We’ve got a mixed bag here, with a few jumping wholeheartedly into my watch list, and the other two standing back with dumb expressions on their faces. For the sake of trimming down my number of shows for this season, as well as preserving what little dignity I have left for quality, I may very likely drop the one about which I’m currently hesitating. I’ve still got three more shows (Last Exile: Ginyoku no Fam, UN-GO, and Guilty Crown) to try out before my fall initial impressions can be finished!
Sweet Tooth, if you’re reading this, I believe this may be an anime you’ll want to watch this season. The game of choice: karuta. In this case, the Japanese card game involves short poems known as “tanka.” I picked up the show not only because I thought the promotional art pretty and because of the hinted romance, but also because I like anime that feature games, like Hikaru no Go and Shion no Ou. The first episode of this new season did not disappoint in the slightest, and I have high hopes that it may even surpass my enjoyment of the other two. Our female protagonist is lovely, at least until she opens her mouth and alienates all the students around her, though I’m still as enchanted. Her seemingly single-minded love for the game has her posting notices for the creation of a karuta club. There doesn’t look to be a lot of love amongst other high school students for the game, and I wonder if that’s because it’s considered somewhat childish, or if it’s just a reflection of the decline in young people’s interest in traditional arts.
A good percentage of the episode features some back story, as we meet the person who introduced Chihaya to karuta. The interactions between Chihaya and her classmates felt very realistic, since grade school Chihaya is easy to like due to her high energy and friendliness. She’s quick to befriend the ostracized transfer student, and he gives her a wonderful gift in return. The storytelling run smoothly and I’m pleased with the quality of art. My only concern is about the direction this show will take; I’m sensing a good amount of drama stirring beneath the surface, what with Chihaya’s two probable suitors in-the-making. I’m reminded of Hanasaku Iroha, which also pleased me at the start with its art and possible plot of substance. Instead, it quickly changed into more of a slice-of-life–not necessarily a bad thing, but not what I was set up for and then anticipated. I would very much like for Chihayafuru to tell a more in-depth story, but still provide me with some exciting karuta matches🙂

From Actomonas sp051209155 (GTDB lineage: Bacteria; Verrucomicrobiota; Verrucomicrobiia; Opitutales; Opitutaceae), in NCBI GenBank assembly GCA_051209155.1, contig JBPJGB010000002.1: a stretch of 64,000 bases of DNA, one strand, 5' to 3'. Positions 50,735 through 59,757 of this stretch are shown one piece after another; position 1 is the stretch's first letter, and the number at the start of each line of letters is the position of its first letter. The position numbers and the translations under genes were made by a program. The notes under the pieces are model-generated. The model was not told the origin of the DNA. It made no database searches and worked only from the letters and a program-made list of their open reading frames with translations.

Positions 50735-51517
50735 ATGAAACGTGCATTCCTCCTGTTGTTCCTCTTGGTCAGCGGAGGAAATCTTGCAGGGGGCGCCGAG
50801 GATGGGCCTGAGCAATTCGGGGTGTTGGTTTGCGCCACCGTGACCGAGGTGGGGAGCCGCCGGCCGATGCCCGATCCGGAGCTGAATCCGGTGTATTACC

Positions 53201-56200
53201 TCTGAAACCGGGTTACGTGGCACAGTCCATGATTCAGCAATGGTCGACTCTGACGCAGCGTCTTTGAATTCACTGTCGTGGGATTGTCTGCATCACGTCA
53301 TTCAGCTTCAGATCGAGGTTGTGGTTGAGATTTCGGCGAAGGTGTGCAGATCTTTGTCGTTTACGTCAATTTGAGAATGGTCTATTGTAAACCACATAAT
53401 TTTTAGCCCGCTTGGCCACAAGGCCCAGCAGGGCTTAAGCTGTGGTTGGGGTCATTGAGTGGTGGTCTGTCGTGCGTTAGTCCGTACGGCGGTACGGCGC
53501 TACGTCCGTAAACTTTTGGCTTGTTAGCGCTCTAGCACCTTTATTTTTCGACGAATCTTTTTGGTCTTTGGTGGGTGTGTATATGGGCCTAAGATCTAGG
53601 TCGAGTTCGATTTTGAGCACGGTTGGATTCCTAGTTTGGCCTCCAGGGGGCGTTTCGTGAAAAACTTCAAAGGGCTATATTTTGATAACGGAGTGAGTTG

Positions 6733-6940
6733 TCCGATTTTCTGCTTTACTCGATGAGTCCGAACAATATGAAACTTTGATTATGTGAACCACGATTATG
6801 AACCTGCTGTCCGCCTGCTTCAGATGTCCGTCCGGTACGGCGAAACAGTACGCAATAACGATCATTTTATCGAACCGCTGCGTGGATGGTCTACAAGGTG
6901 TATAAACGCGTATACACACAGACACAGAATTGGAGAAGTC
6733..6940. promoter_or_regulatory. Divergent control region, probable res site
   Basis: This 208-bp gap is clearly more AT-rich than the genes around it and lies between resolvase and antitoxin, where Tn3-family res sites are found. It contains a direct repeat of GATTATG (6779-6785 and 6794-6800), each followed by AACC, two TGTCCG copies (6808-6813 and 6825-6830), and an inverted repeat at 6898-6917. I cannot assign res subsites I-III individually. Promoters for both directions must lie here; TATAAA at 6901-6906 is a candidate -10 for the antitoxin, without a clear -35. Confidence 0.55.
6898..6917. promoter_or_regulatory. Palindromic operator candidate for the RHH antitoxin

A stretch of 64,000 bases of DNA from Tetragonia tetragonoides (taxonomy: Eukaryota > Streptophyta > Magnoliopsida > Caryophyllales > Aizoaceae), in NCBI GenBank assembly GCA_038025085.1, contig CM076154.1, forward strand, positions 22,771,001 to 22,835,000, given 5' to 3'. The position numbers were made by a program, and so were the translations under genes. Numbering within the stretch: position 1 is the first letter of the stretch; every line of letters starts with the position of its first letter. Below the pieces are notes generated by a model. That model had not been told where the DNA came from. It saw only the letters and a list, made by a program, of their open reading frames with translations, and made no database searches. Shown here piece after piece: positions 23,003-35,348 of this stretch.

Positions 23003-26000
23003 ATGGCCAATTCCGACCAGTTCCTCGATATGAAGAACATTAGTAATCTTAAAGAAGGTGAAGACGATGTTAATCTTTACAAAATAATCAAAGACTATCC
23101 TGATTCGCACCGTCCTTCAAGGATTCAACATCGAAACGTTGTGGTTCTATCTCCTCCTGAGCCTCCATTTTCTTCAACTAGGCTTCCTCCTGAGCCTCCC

I recall hearing some predictions that this show would be ARIA in disguise, complete with its impossibly sweet females, healing hobbies, and nostalgic scenery. As a lover of ARIA, I would have to say that this prediction proves true…as of now. The many photographs by Fu and her father tug at the sentimental strings of your heart. Anime photos though they may be, I still was able to appreciate each shot’s framing and lighting, in particular the image of young Fu and Chihiro leaning against each other on the couch next to a couple of pillows mirroring the girls’ positions. The characters follow suit, and are so sweet that you might find them a bit, or maybe a lot, candy-cotton sticky. Such kind and thoughtful people certainly do exist in real life–I have a cousin like that–but I have a hard time believing that Fu has conveniently surrounded herself with like-minded people. And while I often have an evil desire to prod my cousin until she gives in and reacts badly for once, I almost never have that desire with characters in ARIA, nor did I feel that way in the first episode of Tamayura. I wonder why that is… Her friend, Chihiro, is also the embodiment of the best friend you could ever ask for, so I already feel attached to her after only one episode. I love that this anime starts with a good-bye.
Unlike in ARIA, Tamayura opens up with the somber knowledge of Fu’s father’s death, with Chihiro tip-toeing around Fu in fear of reminding her of her loss. Although Fu seems to move on in this episode, picking up her father’s camera and pulling away from the grieving period, that sterner beginning has already ingrained itself in my impressions of this anime. I’m hoping that Tamayura goes back to those emotions now and again and doesn’t just overlook them. I’m looking for clouds with substance, ones across which I can leisurely walk🙂
Kyoukai Senjou no Horizon